Houston literacy rate too low
For every couple served at a diner, there’s a good chance at least one of the patrons can’t read the menu — Houston’s literacy rate is just under 61 percent.
It’s not a comforting notion — at least it shouldn’t be — and it isn’t helped by the fact that Houston ranks in the bottom half of the nation’s most literate. It fluctuates between the 16th and 62nd spots annually, according to Star Telegram. At the least, Houston is consistent with its inconsistency.
If people lived in a small enough town, a fraction of the city’s overall square yardage, this sort of thing might be acceptable, or even expected. But people don’t, and it’s not.
What’s strange is that, for all its speechlessness, Houston is one of the world’s most culturally fluent cities. The Menil Collection, an assortment of art and artifacts, is internationally acclaimed. The University’s Creative Writing Program has set the bar of education since its inception. The city’s theater companies make waves throughout the country, big and small. And of the handful that can find solace in text, the literary tradition expands in spades by the book.
It makes that 61 percent even more disturbing. On one hand, it’s an indication that those who have the opportunities to further themselves culturally — through literature, sculpture or the likes — are taking advantage of what they do have, while making efforts to breach their borders. But the price for this expansiveness is that Houston has honed a steadily hardening culture of inclusiveness.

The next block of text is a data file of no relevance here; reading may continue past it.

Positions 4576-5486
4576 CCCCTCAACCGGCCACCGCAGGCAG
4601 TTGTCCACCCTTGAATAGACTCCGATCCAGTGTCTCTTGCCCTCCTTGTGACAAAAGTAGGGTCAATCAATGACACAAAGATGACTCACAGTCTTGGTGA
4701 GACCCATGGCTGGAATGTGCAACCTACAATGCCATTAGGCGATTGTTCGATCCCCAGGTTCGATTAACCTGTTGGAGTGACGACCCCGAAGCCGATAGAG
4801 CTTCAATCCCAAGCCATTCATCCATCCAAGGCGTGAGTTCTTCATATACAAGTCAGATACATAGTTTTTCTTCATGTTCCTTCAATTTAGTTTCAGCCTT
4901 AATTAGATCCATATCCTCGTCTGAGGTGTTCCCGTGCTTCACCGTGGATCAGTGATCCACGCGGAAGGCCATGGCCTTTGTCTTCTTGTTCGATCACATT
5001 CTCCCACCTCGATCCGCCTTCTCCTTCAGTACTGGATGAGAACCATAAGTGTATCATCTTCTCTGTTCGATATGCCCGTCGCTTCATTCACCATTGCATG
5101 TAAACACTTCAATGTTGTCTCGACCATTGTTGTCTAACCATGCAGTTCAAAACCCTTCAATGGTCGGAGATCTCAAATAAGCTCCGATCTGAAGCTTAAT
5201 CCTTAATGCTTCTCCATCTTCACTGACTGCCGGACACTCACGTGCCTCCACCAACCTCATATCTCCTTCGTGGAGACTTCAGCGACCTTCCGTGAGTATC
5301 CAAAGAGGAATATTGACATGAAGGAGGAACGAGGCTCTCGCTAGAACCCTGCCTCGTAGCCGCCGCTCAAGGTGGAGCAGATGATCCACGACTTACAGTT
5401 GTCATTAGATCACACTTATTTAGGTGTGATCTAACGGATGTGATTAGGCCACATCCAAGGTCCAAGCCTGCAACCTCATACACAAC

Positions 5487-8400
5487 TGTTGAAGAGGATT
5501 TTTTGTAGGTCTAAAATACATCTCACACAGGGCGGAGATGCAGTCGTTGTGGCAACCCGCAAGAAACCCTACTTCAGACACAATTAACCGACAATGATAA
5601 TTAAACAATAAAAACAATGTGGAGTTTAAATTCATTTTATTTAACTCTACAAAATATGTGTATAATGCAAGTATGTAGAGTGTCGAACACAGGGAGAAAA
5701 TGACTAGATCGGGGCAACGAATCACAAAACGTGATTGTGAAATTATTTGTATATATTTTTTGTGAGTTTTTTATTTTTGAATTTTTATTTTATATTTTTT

Take “Gulf Coast Reads” for example. It’s a regional agenda to spark an initiative for citizens in the upper part of the state. The idea is that, by choosing one book for the state to read annually, communities can foster a sort of conversation between classrooms, neighbors and coworkers. At the end of the year, the program concludes with a corralling of the city, inviting its residents, politicians and students for an afternoon to celebrate.
This year’s program ended Saturday. Mayor Annise Parker offered a word or two to a crowd of around 50. After, a handful of programs by some of the city’s younger acting troupes, author Jonathan Safran Foer, took the podium, leaving participants on a high note.
But it also put a clear face on the city’s literary agenda. Whole demographics seem to have missed the memo. With another 400 libraries, 10 million adults, and near as many children in the area, the statistics take on a different light.
An easy solution would be for the city’s educators to make it a priority. The plan would include UH, along with the surrounding universities. Education would become everyone’s business.
The question also becomes one of responsibility: As indebted as institutions are to UH’s cultural relevancy, its citizens shoulder an even larger portion of the burden. It won’t matter how renowned they look from the outside, if there’s nothing happening within. And if Houston literacy rates are any indicator, it’s a image that can only be shouldered for so long.
Bryan Washington is a creative writing senior and may be reached at [email protected]